- I remember back to spring training in 2006 when Alex Gordon and Billy Butler were in camp during spring training. It was such a fun atmosphere to see those two hitting big league pitching, even if it was only for a couple weeks. Then fast forward to 2011 when it seemed like the majority of the non-roster invitees became part of the 2015 championship team. Now we’re looking at a spring that maybe isn’t quite as star-laden as the 2011 one was, but does include Kris Bubic, Kyle Isbel, Jackson Kowar, Khalil Lee, Daniel Lynch, MJ Melendez and Brady Singer. The four pitchers are obviously what the organization is pinning their hopes on while the bats are a little bit more spread out in both their 2020 assignment spots and their likelihood of being big leaguers, but it’s still so much fun to get down to Surprise earlier in the spring to see some of these guys hit the field as big league players. I’ve been to spring training with the team coming off brutal seasons and amazing seasons and while it’s always fun, there’s something different in the air after the brutal seasons when there are legitimate prospects to watch. I’m not really sure I have another point in all this other than, if you can, you should make it a point to get to spring training this year or next while the prospect crop is what it is. This is the first year in quite some time I actually won’t be going, but you better believe I’ll be back next year to see even more of the top prospects in action.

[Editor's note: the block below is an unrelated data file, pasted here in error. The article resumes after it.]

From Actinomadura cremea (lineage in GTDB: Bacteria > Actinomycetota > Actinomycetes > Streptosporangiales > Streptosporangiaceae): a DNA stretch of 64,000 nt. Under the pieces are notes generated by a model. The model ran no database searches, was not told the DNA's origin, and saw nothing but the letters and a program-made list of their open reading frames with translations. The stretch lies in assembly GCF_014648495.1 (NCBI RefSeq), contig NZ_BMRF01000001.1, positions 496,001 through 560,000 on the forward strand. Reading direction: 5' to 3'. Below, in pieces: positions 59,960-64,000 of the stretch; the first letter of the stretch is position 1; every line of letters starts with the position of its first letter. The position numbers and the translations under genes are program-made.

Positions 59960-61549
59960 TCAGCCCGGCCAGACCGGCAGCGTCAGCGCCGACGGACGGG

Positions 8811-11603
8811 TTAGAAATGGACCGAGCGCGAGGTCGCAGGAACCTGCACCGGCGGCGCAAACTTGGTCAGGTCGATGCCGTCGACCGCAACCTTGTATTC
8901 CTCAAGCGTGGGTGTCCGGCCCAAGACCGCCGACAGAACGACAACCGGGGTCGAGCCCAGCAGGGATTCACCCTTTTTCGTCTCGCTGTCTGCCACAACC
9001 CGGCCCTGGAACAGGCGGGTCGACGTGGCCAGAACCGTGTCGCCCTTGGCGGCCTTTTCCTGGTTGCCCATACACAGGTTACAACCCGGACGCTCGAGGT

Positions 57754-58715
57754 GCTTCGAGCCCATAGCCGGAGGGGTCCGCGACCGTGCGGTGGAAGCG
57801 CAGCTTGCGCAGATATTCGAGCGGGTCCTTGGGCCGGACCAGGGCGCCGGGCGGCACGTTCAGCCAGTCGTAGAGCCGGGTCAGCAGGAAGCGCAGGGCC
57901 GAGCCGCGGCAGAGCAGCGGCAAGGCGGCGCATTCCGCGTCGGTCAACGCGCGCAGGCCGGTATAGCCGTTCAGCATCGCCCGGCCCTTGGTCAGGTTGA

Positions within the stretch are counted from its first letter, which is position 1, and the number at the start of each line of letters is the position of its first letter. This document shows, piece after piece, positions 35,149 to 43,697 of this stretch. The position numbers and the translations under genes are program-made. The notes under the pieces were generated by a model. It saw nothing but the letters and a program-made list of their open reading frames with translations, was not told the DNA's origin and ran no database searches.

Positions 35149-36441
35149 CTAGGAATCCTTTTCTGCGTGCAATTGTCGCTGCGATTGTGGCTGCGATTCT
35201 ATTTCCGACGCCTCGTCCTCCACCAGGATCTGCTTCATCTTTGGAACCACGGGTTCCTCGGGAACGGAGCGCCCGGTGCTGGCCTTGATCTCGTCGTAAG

- I’d be remiss if I didn’t talk about the crazy trade(s) from a couple days ago with the Dodgers, Red Sox, Twins and Angels. It was technically two trades, but the Dodgers deal with the Angels was necessary to them to facilitate the bigger deal. I think the Dodgers came out the best here of all the teams. They pick up Mookie Betts, who is a legitimate superstar that they can pair with Cody Bellinger, Max Muncy and all the rest. They also pick up David Price at a reasonable cost to be their third starter (and I think he’ll ultimately be their fourth since I believe Dustin May is a stud). And they didn’t have to give up much. Yes, they lost Kenta Maeda and Ryan Verdugo and yes, they had to deal Joc Pederson and Ross Stripling to make it all work within the luxury tax, but they improved more than anyone in this deal. I don’t think the Red Sox did especially poorly either in getting Verdugo and Brusdar Graterol, who I really like as a pitching prospect (though there are some physical questions, I guess). And the Angels came out quite well in picking up Pederson and Stripling to help round out their team. I still think they need a better pitcher than anyone they’ve picked up this winter, but they’ve certainly improved after getting basically no innings from anyone in their rotation last year. The Twins are the team that I think finished last if you’re ranking these, and that’s a little odd because I like Maeda fine and think he’ll be beneficial for them. I just don’t think they really needed to give up one of their best prospects, who even if he is just a reliever, would have helped them in 2020. I’ve been wrong about these things before, but I just wouldn’t have given that up for a 32-year old who has been solid but not much more, especially over the last few seasons. Again, he’s going to help the Twins, especially since they’ll be without Michael Pineda and Rich Hill to start the year, but I just don’t love it from their side.